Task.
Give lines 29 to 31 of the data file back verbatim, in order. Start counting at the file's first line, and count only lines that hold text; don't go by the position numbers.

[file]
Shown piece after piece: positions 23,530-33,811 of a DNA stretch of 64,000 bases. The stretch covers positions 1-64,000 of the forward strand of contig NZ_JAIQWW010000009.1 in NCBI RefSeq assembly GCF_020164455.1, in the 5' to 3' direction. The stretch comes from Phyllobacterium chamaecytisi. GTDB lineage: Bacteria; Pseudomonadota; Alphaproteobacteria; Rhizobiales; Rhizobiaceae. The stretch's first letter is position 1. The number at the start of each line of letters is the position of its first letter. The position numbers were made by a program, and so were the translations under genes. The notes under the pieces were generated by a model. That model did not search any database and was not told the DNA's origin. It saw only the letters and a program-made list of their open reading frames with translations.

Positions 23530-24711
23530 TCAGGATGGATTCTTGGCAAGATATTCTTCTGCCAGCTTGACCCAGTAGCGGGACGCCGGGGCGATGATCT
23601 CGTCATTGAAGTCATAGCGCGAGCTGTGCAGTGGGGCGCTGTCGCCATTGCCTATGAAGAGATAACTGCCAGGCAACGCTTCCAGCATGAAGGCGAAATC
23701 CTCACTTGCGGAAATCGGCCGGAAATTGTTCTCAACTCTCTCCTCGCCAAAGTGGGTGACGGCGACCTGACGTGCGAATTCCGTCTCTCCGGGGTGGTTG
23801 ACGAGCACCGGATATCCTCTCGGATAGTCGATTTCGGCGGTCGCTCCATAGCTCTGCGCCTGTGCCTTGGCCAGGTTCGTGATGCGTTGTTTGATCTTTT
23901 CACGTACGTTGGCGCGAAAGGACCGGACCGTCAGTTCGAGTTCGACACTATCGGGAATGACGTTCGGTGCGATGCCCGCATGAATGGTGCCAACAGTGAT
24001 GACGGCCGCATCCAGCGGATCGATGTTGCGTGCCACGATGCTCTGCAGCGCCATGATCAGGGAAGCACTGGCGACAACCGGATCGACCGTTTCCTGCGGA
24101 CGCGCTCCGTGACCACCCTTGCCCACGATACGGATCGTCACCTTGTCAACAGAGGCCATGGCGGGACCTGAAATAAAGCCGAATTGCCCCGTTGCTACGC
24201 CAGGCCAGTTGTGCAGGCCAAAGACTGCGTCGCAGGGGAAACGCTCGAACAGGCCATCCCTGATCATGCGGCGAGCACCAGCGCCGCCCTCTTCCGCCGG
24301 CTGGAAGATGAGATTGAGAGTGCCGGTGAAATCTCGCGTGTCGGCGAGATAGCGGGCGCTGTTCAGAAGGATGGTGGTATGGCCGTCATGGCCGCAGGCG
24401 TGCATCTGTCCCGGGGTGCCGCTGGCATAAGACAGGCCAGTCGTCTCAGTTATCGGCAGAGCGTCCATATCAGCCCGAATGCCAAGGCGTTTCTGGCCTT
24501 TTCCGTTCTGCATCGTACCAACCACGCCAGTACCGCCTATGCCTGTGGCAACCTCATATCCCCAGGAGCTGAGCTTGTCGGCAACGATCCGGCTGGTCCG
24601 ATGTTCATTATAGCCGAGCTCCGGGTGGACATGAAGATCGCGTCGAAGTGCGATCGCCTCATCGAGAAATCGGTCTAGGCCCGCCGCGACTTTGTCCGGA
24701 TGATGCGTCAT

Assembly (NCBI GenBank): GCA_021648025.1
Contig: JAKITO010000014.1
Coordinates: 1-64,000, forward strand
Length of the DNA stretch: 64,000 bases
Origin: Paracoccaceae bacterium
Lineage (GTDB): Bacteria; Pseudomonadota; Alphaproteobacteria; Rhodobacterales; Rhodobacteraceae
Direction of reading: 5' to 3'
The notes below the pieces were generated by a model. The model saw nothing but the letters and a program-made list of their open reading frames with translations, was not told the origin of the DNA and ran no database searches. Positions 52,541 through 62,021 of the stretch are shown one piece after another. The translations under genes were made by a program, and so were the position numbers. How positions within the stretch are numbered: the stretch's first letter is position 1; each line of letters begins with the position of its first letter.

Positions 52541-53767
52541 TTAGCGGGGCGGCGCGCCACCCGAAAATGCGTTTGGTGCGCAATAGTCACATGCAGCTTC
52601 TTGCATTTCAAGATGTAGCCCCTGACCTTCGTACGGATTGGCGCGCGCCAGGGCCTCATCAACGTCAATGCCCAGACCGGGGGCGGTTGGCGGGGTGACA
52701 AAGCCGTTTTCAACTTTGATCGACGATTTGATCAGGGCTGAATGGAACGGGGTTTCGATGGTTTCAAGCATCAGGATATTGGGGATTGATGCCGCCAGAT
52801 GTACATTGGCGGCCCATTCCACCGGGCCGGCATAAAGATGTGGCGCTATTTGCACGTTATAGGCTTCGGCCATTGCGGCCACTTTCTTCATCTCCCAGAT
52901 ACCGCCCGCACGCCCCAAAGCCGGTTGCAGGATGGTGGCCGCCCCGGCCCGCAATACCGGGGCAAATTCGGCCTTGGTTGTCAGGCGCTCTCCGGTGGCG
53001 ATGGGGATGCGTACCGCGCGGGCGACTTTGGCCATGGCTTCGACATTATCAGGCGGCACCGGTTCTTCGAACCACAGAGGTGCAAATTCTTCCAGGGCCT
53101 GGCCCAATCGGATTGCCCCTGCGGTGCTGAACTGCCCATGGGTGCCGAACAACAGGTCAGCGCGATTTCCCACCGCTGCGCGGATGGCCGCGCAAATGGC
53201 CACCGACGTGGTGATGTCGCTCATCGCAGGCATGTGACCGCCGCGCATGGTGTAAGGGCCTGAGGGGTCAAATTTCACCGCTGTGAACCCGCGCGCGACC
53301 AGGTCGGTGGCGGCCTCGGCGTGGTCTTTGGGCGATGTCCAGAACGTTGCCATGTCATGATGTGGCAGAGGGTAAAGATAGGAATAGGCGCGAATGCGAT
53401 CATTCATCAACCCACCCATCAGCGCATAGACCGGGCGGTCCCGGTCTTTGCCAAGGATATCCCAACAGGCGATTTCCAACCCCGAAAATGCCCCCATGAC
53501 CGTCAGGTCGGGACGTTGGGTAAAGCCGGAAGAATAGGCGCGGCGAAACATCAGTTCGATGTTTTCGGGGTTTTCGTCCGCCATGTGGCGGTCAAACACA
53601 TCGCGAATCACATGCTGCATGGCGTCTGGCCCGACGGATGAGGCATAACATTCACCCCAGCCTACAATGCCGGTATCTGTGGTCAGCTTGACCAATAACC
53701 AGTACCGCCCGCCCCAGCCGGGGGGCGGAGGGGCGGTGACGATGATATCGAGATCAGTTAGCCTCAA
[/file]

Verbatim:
52901 ACCGCCCGCACGCCCCAAAGCCGGTTGCAGGATGGTGGCCGCCCCGGCCCGCAATACCGGGGCAAATTCGGCCTTGGTTGTCAGGCGCTCTCCGGTGGCG
53001 ATGGGGATGCGTACCGCGCGGGCGACTTTGGCCATGGCTTCGACATTATCAGGCGGCACCGGTTCTTCGAACCACAGAGGTGCAAATTCTTCCAGGGCCT
53101 GGCCCAATCGGATTGCCCCTGCGGTGCTGAACTGCCCATGGGTGCCGAACAACAGGTCAGCGCGATTTCCCACCGCTGCGCGGATGGCCGCGCAAATGGC